This is not the first time this title has been over here. My friend, Jeremy talked about his experience reading American Salvage at the beginning of last year. As soon as his post went live, I knew I wanted to read this collection of short stories.
I’m a junkie for local regionalism, and while I think Campbell’s stories aren’t necessarily regional in the sense that they are unique to southwest Michigan, there is definitely a regional flare with the language and places.
Just as I devoured Hemingway’s “Nick” stories that were set in northern Michigan, I sped through Campbell’s tales from the area where I went to college…both for my Bachelor’s and my Master’s. I became pretty well acquainted with the areas–from the wealthy professors and locals to the more rural areas where I did my student assisting.
Admittedly, my favorite collections of short stories are those from the Lost Generation: Fitzgerald, Hemingway, etc. And while Campbell focuses on the lower working class rather than the starving artists and upper classes, the themes are very much the same. As one of my students once said, “literature is all about someone wanting/needing something, trying to get that something, and then either succeeding or failing.” My favorite thing about short stories as opposed to novels is that a short story still follows this pattern, but in a nice tight little package.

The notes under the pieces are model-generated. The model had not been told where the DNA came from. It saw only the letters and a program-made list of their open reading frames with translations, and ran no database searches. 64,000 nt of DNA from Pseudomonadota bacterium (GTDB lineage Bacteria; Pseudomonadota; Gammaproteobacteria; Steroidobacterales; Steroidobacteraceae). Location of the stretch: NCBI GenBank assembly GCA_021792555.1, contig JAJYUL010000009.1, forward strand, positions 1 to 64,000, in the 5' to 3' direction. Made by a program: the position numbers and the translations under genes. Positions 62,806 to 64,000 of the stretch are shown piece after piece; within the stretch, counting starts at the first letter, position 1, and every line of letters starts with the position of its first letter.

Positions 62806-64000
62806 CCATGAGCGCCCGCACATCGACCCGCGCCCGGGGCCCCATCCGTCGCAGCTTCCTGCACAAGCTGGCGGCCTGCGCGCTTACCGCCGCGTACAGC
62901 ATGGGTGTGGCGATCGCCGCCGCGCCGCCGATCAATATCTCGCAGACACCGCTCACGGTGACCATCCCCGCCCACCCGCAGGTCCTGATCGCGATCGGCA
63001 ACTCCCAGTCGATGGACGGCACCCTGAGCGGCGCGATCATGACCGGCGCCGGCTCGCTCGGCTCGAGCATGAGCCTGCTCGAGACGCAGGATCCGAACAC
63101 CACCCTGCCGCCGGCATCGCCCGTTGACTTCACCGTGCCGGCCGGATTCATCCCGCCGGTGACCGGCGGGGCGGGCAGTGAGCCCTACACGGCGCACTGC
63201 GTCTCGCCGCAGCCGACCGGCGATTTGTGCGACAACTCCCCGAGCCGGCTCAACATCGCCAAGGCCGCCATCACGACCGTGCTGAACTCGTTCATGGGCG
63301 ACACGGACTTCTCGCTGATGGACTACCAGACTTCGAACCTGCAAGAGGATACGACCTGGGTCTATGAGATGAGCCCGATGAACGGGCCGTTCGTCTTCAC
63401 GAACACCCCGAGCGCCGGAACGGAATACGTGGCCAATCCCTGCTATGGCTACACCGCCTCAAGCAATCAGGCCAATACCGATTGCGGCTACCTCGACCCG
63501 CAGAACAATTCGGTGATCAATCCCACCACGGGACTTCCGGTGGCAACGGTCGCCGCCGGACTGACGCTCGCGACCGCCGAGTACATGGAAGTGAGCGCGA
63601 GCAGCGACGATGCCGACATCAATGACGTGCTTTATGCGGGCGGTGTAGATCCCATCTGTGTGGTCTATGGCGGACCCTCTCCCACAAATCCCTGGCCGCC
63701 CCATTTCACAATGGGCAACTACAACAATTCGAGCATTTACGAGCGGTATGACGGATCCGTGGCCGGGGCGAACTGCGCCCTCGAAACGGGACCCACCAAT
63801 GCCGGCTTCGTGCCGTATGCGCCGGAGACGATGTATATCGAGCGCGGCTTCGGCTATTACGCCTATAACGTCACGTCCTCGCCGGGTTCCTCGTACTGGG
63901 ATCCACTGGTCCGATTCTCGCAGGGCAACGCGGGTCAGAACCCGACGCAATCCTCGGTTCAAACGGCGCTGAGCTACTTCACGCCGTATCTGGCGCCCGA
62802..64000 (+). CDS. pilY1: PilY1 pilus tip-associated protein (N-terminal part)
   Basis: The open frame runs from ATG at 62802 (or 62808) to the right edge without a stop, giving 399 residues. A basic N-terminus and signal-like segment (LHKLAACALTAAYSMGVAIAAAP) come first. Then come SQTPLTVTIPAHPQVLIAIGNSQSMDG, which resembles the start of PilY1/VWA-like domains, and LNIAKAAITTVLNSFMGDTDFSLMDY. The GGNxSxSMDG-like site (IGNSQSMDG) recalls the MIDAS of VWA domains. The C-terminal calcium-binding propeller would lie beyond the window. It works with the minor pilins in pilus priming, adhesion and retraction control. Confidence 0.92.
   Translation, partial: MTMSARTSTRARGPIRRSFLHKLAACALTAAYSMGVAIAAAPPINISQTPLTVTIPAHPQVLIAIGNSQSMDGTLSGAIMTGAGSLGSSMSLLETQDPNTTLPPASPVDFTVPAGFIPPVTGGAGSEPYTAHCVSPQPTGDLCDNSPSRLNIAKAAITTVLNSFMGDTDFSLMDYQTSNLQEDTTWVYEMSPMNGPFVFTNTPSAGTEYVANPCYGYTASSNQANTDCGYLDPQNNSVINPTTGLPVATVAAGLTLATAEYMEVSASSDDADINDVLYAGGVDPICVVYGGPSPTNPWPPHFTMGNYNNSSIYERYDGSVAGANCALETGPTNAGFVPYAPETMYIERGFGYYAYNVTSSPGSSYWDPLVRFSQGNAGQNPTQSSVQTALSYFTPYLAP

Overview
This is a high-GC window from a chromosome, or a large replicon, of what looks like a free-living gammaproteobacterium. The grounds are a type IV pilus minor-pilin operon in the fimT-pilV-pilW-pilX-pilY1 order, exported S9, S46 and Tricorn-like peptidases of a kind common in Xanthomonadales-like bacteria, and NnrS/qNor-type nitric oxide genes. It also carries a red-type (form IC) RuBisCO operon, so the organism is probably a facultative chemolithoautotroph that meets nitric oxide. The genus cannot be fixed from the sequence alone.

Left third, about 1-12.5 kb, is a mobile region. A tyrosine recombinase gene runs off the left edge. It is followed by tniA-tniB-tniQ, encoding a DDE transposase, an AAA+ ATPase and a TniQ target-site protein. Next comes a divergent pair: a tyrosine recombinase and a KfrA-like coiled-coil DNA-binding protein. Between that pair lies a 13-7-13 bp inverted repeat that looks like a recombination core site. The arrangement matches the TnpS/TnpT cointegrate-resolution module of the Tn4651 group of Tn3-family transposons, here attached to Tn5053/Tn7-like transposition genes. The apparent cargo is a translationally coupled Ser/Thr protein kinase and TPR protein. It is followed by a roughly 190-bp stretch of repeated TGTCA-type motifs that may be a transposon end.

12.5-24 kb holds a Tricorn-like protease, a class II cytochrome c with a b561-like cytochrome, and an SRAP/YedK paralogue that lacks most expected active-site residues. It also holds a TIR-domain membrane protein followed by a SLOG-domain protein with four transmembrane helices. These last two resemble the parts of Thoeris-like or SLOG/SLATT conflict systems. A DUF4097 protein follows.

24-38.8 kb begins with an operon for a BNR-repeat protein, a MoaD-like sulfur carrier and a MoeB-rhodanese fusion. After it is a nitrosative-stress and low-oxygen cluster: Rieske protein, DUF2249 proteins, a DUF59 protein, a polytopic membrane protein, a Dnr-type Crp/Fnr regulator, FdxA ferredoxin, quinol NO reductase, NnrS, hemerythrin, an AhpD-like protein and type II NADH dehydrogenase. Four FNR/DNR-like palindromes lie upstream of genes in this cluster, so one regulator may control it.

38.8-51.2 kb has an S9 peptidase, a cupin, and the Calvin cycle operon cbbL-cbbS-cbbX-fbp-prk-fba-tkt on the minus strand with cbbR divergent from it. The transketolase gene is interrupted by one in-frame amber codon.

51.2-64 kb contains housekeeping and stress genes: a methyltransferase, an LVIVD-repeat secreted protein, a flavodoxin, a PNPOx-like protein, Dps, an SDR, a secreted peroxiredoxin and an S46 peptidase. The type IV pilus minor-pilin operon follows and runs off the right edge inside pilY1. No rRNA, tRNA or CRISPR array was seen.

There are not chapters and chapters of background. You don’t necessarily know how those characters ended up together–nor does it matter–the conflict at hand is what you have…a snapshot into their lives.
And there isn’t always a complete resolution in a short story either.
If the characters entire lives were the novel, this particular moment is the short story.
American Salvage is full of intense snapshots.
There are big questions left lingering after each story.
There is vivid imagery and powerful language.
The characters are raw and real.
I loved this book.
I want to take these stories and read them over again. With a class of students. And then pick them apart word by word, image by image, character by character.
When that happens? It means I’ve falling in literary love.